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Spin the globe to discover what's on the other side

O cto b e r

20 , 15

Down Under's Pop Sweetheart & Satirist:

Kate Miller-Heidke "Insert the phrase sausage purse"

Globetrotters and we aren’t talking


KĂ­la (& Oki) Kanaga System Krush Moya Brennan Baka Beyond Angie Brown

Artistic Rhythms in a Suitcase

The Music Initiative Editor-in-Chief: Becca Finley Managing Editor: Liz Earle Staff Writers: Kyle Cannon, Justin Henderson, Nancy LaBarbiera, Jarret Ricci, TJ Weaver Heather Tattersall, Madison Rivas, Zach Stanton Creative Director: Joel Travis Graphic Designers: Devin VanTatenhove, Angie Brown Cover Photograph by Chapman Fowler Contributing Photographers: Ashley Brook Perryman, Ben Folds Logo Design: Martha Martin Director of Media Content: Chapman Fowler Shooters/Editors: Heather Brewer, Carl Mullins, Dave Baker, JP Biciunas, Jimmy Hall Digital Communications Coordinator: Kara Klein Director of Business Devlopment: Taylor Rains Promotions Manager: Carrie Cranford PR Assistants: Cecily Alexander CFO: Kelly Corley Office: 253 St. Phillip Street. Suite A Charleston, SC 29403 843-277-2483 Like Us On Facebook: Follow Us On Twitter: Watch Us On YouTube:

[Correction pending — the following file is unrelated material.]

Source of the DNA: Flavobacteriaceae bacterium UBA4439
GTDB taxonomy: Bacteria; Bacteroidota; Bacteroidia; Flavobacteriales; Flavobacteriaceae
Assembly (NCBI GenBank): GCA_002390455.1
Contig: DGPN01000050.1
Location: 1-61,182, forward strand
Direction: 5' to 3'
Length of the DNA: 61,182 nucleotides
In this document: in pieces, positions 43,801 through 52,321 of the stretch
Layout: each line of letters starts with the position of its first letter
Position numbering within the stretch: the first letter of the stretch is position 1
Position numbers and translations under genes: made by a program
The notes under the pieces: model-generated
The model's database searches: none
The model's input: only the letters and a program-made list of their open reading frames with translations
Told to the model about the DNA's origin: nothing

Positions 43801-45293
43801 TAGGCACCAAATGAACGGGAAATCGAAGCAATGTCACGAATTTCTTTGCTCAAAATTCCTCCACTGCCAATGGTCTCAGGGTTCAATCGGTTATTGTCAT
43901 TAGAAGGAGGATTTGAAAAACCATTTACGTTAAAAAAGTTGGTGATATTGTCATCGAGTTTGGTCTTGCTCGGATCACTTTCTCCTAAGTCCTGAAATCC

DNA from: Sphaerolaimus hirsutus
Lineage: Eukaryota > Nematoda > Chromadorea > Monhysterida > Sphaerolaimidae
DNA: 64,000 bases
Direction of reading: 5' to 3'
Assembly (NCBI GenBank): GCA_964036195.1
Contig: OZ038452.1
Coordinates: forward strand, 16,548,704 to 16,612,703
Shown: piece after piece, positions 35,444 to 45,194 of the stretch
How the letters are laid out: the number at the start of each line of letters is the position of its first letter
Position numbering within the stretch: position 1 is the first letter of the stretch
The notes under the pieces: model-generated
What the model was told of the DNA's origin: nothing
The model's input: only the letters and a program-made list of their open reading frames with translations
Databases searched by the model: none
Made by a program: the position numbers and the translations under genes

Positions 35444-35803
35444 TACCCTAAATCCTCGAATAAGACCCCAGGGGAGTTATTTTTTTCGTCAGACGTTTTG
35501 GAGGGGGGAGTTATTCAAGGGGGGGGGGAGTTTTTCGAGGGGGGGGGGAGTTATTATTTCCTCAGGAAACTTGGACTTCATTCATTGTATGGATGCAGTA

Hey TMI Staff! Kara

Buenos Aires

Giza Pyramids


Florence, Italy


Dublin, Ireland Madison

Heather T - The Seychelles Nancy - Italy Justin - Prague TJ - Athens, Greece Jarret - Panama Zach - Egypt Angie - Barcelona, Spain Carl - Montreal Kelly - Denmark Thomas - Fiji Heather B - Japan

Venice, Italy

Bora Bora Brandon

Seoul, South Korea

Not Pictured: